These are among the main findings by researchers at the Institute for Fiscal Studies (IFS), funded by the Health Foundation.
Spending fell by most on average in London at 18%, and by 16% in metropolitan districts.
Generally, cuts were larger in the north than the south and larger in areas that, before 2010, had been the highest spenders on adult social care.
The research also found significant variation in councils’ social care spending, varying between £325 per adult resident in the lowest tenth of councils, and £445 in the highest spending tenth.
Councils tended to spend more on social care when they had higher proportions of people over pension age - particularly those entitled to means-tested benefits.
Higher local earnings levels were also found to be associated with higher levels of social care spending.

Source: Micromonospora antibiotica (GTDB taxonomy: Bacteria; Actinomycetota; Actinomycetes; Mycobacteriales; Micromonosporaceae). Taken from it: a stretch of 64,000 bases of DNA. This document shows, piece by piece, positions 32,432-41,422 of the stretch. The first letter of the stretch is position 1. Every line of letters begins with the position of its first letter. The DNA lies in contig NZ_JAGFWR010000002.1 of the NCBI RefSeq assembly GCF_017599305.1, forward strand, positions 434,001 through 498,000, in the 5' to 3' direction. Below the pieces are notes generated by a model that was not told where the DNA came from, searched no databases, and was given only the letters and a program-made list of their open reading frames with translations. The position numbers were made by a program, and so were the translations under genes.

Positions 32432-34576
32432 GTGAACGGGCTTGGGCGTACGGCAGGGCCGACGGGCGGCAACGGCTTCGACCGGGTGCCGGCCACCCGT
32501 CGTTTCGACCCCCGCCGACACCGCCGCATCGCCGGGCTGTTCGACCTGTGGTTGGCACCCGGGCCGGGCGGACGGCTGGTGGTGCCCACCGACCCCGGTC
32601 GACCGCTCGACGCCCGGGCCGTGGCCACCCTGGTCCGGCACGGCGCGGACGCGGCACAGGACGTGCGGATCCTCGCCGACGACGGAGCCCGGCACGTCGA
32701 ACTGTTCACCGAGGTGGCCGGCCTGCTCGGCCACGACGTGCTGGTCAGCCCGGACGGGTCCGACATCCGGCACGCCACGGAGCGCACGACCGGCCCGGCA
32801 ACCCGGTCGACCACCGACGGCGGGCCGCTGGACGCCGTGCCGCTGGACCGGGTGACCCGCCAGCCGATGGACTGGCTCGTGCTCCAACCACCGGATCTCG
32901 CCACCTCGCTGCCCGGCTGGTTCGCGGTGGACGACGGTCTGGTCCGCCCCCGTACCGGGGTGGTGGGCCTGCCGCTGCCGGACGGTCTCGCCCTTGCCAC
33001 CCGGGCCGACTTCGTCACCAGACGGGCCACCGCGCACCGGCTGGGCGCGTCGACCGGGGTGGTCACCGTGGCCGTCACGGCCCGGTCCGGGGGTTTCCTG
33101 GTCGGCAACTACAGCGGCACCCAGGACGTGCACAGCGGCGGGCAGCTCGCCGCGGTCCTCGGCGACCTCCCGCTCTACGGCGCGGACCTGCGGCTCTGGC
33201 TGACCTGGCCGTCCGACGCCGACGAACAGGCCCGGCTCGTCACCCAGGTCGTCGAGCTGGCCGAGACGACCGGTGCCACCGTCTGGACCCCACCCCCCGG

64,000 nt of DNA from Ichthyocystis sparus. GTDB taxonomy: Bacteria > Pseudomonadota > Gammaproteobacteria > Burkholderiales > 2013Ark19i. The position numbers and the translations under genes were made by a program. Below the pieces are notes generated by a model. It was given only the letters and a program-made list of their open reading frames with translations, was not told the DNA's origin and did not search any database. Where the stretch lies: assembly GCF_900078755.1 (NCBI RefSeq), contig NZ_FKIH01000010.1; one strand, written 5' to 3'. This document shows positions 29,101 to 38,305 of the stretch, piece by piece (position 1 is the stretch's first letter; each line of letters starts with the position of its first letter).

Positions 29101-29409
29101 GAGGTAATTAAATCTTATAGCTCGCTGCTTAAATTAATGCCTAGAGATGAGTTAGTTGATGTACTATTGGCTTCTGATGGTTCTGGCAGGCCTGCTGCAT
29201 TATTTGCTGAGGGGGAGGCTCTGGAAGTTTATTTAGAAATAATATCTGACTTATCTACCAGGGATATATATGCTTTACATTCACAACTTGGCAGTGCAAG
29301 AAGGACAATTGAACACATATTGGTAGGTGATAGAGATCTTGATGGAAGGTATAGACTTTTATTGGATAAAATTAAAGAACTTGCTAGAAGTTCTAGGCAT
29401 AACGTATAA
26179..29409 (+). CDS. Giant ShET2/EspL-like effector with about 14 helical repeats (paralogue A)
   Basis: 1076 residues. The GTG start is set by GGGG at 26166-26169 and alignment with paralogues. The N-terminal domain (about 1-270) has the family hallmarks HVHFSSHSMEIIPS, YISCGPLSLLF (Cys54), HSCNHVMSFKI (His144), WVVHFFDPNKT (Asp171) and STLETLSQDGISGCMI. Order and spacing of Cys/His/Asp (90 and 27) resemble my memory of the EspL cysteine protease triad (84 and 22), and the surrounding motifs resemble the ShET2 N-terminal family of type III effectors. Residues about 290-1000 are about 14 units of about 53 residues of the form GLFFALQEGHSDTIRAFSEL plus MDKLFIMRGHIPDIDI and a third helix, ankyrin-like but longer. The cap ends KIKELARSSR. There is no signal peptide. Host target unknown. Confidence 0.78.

The research though found no clear relationship between local authorities’ own spending and fee income from self-funding service users.
It was not the case that all high spenders charged lower fees, nor that all low spenders relied on high income from co-payments.
IFS associate director David Phillips said: “One thing that stands out in these figures are the big differences in spending per adult on social care among councils assessed to have very similar spending needs by the government.
“Whether this means spending needs assessments are inaccurate, or reflects differences in available funding or the priority placed on social care relative to other services or council tax levels, is unclear.
“But it emphasises that the government has got its work cut out in its ‘Fair Funding Review’ of how to measure different councils’ spending needs from 2019 onwards. That debate could get quite fraught.”
Sign up to our free newsletter here and receive a weekly roundup of news concerning the actuarial profession